Chaat is an Indian street food. It literally means to lick – meaning the dish is so good that you will be left licking your fingers. There are umpteen varieties of chaat, and an upcoming cookbook by the Food Network judge Maneet Chauhan is dedicated to this genre. In my case, it was the solitary sweet potato staring at me that led me to create this easy chaat that was gobsmacking, lip smacking good. Here’s how I made it.
1 sweet potato, peeled, cut into small cubes and washed
2 tsp cooking oil (I used vegetable oil)
1 tsp chaat masala (available at Indian stores, but you can use curry powder in a pinch)
1/2 tsp salt
1 small onion, finely chopped
1 small tomato, finely chopped
1 green chili, finely chopped
1/4 inch piece ginger, finely chopped
1 tsp tamarind chutney (available at Indian stores, but you can add pomegranate or date molasses)
1 tbsps sev (chick pea sticks – available at Indian stores, but you can use a few potato chips crushed for crunch)
Slice of lemon (adds visual interest/additional tartness if needed)
1. Heat the oil in a pan. Add the cubed sweet potatoes and fry till the sweet potatoes are fried nicely and turn dark. Keep tossing frequently to prevent it from burning. This took about ten minutes on a medium flame for me. Turn off the stove.
2. Sprinkle the salt and chaat masala on the cooked sweet potatoes and toss.
3. Take a platter and scatter the sweet potatoes on it. Now drizzle the tamarind chutney on top. Layer the rest of the vegetables on top of the sweet potatoes. Finish with a flourish of sev on top and a lemon slice on the side.
4. Finish eating and of course do tell me if it was lip smacking good:)
I read a recipe for a Strawberry- Raspberry Cake in the latest issue of Food and Wine magazine. It is a delicious cake that is served in the Friuli region of Italy. It sounded so good, except given the time we are living in, I did not have the required ingredients at hand. So here is my version, a delicious blackberry cake inspired by the original. It is sooooooo delicious!
3/4 cup granulated sugar
1 stick (1/2 cup) unsalted butter, softened
1/2 tsp salt
2 large eggs
1 tsp vanilla extract
1 tsp packed orange zest
1/2 cup all-purpose flour
1/2 cup almond flour
1 heaped cup fresh blackberries
Confectioners sugar for dusting
Baking spray to prepare baking tins
1. Preheat oven to 350 degrees F. Line the bottom of a 9 inch cake pan with parchment paper and spray the bottom and sides liberally with baking spray.
2. Wash and dry the blackberries. Take a few of them and slice in half. Leave the rest whole.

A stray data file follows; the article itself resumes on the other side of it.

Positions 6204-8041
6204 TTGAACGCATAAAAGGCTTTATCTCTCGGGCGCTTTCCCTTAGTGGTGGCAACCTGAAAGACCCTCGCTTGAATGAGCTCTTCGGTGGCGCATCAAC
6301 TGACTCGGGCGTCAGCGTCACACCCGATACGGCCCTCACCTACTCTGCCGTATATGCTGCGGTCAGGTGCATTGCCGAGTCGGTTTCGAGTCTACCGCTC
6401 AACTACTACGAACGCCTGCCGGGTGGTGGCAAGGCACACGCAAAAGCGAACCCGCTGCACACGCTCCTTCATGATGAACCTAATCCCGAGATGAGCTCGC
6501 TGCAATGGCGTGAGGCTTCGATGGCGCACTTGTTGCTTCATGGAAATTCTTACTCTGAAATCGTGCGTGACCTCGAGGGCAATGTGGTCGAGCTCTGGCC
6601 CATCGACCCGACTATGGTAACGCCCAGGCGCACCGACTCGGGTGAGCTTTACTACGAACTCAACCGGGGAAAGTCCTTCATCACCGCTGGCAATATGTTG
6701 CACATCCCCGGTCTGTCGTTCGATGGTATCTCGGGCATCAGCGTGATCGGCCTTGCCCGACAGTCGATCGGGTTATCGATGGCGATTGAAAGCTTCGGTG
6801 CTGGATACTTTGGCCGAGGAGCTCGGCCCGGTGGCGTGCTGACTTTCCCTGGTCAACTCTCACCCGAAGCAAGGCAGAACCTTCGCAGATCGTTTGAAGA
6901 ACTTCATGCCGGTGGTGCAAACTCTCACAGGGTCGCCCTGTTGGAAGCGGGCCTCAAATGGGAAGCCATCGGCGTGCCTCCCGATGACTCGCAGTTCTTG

2. Fit the paddle blade to the stand mixer and combine the sugar, butter, and salt at medium speed until the mixture is light and fluffy.
3. Add the eggs one at a time, beating well after each addition.
4. Add in the vanilla extract and orange zest and give it a whirl.
5. Add both the flours and beat a few times till the mixture is smooth.
6. Spoon the batter into the prepared pan and even it out.
7. Arrange the blackberries all over the top.
8. Bake in a preheated oven for 40 minutes or till the top is golden and a toothpick inserted comes out clean.
9. Cool the cake completely. Sprinkle with a dusting of confectioners sugar. Slice into 12 pieces and serve with a cup of coffee.
Of course it had to hit when there was no easy way to fix it. I’m talking about the intense craving I had yesterday for samosas. All I wanted was the crisp crust and the melt in your mouth filling ASAP. But, I did not have the patience to order takeout or to make samosas from scratch. Staring at my freezer to see if I had any frozen samosas, I discovered a solitary roll of puff pastry waiting to be used. I also found half a cauliflower in my vegetable drawer. On went the oven and in less than an hour, I had a delicious fix that looked nothing like a samosa, but delighted the taste buds with mimicking the flavors.
One sheet of frozen puff pastry roll, left on the counter to thaw for 40 minutes (I used one roll from a two pack of 17.3 oz dough from Pepperidge Farm)
One large onion, finely chopped
2 green chilis, finely chopped
2 cups small cauliflower florets (about half a cauliflower for me)
1 small potato, peeled and cut into small cubes
2 tbsps oil
1 tsp cumin seeds
1 tsp salt (adjust to taste)
.5 tsp turmeric powder
1.5 tsp garam masala
1 tsp cilantro, finely chopped for garnishing (optional)
1 green chili, finely chopped, for garnishing (optional)
1 small cube of paneer, finely chopped, for garnishing (optional)
1 springform pan (I used a 9 inch one) or a tray for baking the samosa
Parchment paper to prevent the base from sticking when baking
1. Preheat oven to 400 degrees F.
2. Heat the oil in a pan. Add the cumin seeds. When they sizzle, add the onions and green chilis and sauté, stirring occasionally till the onions start turning brown. This took about ten minutes.
3. Add the cauliflower, potato, salt, and turmeric powder to the onions, give the mixture a good toss and cook covered (give it a stir once or twice) till the cauliflower and potatoes are cooked and dry. The veggies should not turn mushy. This took about ten minutes for me on a medium flame.
4. Add the garam masala, mix well and set the mixture aside to cool a bit. It should feel warm to the touch.
5. Grease the springform pan or tray and line it with parchment paper.
6.Unroll the puff pastry dough and plop it on the pan or tray.
7. Mound the filling at the centre of the dough, and bring the dough from each side towards the centre leaving the filling exposed (see picture). It is okay to not have perfection here. All you want is the samosa filling to be encased partially in some yummy puff pastry filling.
8. Bake in a 400 degree F oven for about 30-40 minutes, till the puff pastry is a golden brown. Mine took 30 minutes.
9. Wait for ten minutes (this is the hardest part). Remove the base from the springform pan if using. Sprinkle the chili, cilantro, paneer, garnishing (if using) on the samosa pie. Slice into wedges and enjoy!